Thursday, 20 October 2011

Odd journalism of the day

Because I gave up tribalism for Lent and it stuck, I read all shades of political opinion, from The Telegraph to The Guardian, New Statesman to Spectator. So, today, I was having a look at Daniel Hannan. He is, as far as I can tell, a devoted Libertarian. He was getting cross (Libertarians always accuse the Left of being grumpy, but seem quite livid themselves) about people sneering at The Tea Party. Then he wrote this odd sentence:

'Despite having been told in no uncertain terms what to think, most Americans remain stubbornly of the view that the Tea Party's central contention is moderate.'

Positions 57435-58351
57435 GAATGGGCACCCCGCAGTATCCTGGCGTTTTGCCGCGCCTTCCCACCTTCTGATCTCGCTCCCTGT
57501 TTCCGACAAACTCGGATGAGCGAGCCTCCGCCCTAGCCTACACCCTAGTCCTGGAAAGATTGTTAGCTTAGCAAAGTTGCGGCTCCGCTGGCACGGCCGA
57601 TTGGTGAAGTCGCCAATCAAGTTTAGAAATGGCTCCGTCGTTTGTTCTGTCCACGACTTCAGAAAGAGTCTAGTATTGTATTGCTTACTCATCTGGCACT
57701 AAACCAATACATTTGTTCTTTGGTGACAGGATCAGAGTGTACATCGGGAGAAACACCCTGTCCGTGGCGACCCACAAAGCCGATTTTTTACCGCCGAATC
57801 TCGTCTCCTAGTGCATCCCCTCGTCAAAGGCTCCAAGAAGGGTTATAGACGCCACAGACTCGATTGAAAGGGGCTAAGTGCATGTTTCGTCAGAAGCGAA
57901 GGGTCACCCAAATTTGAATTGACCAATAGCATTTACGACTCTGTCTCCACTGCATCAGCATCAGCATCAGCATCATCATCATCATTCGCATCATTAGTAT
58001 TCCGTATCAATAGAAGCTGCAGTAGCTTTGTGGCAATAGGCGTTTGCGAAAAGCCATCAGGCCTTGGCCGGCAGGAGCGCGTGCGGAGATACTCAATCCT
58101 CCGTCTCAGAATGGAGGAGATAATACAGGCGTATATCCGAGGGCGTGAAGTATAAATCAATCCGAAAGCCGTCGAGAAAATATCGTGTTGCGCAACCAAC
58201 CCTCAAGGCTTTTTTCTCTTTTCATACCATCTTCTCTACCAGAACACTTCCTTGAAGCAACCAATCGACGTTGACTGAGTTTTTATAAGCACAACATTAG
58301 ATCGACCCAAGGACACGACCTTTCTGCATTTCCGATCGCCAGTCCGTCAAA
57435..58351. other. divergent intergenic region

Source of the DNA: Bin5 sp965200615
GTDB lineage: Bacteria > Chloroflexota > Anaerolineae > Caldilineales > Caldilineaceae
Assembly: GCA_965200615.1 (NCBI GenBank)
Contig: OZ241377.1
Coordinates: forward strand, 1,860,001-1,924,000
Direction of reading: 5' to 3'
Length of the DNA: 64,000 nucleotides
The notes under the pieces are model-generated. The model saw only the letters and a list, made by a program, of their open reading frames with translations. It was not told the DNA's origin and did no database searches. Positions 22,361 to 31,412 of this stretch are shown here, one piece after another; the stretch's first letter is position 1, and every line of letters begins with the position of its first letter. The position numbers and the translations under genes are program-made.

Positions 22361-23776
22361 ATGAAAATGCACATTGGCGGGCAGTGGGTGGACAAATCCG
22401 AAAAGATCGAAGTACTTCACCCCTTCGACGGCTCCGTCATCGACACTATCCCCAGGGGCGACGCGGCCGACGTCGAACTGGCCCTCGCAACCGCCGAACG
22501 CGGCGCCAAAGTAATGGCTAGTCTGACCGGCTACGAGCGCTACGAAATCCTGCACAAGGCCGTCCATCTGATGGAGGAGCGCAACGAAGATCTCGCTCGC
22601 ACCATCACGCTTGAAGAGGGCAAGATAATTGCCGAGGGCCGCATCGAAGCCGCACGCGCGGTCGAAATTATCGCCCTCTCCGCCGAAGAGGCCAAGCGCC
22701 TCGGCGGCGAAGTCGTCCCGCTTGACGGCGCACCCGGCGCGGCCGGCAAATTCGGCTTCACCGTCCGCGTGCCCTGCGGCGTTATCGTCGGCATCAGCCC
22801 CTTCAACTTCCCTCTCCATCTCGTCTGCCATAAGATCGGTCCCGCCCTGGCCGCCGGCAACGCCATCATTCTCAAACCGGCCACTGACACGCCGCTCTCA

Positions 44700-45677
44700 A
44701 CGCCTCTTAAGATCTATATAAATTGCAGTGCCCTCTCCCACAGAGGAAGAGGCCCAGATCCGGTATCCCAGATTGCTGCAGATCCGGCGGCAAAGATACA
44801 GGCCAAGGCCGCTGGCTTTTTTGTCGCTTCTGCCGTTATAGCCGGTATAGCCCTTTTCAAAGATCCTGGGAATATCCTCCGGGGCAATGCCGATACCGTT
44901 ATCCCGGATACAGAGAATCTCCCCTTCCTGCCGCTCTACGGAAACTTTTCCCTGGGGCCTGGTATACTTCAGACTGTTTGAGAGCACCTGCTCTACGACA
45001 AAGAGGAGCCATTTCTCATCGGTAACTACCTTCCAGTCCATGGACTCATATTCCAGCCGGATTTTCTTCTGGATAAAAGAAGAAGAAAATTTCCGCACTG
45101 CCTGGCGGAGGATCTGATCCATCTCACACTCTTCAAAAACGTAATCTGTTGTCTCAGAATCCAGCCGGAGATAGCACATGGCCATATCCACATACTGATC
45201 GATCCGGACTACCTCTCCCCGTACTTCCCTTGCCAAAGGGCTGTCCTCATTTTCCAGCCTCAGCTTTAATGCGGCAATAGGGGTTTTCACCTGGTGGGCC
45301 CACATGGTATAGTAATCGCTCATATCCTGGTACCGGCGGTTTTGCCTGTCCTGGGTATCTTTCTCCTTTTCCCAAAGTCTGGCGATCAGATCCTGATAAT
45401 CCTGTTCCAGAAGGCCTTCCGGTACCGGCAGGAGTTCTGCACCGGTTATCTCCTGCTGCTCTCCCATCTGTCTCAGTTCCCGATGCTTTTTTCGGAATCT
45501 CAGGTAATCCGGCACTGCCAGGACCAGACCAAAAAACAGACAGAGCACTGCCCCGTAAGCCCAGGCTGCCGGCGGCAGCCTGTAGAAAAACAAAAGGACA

This is odd because it is not true. The latest poll I can find, from late September, has Americans' view of The Tea Party at 28% favourable, and 53% unfavourable. I suppose one might imagine that the good citizens could decide that a contention is moderate, and not like it anyway, but it seems unlikely. 

Here is what I don't get: Hannan is very intelligent and articulate; he has an argument to make. I don't agree with it, but it is a perfectly respectable view. So why would he rely on a fiction to make it?

There's been a lot of this about lately, most especially the fantasy that the BBC had banned the use of AD and BC. That got huge play in The Mail and The Telegraph, despite endless refutation. My question is: what is wrong with facts?

The original Boston Tea Party. With added hats.

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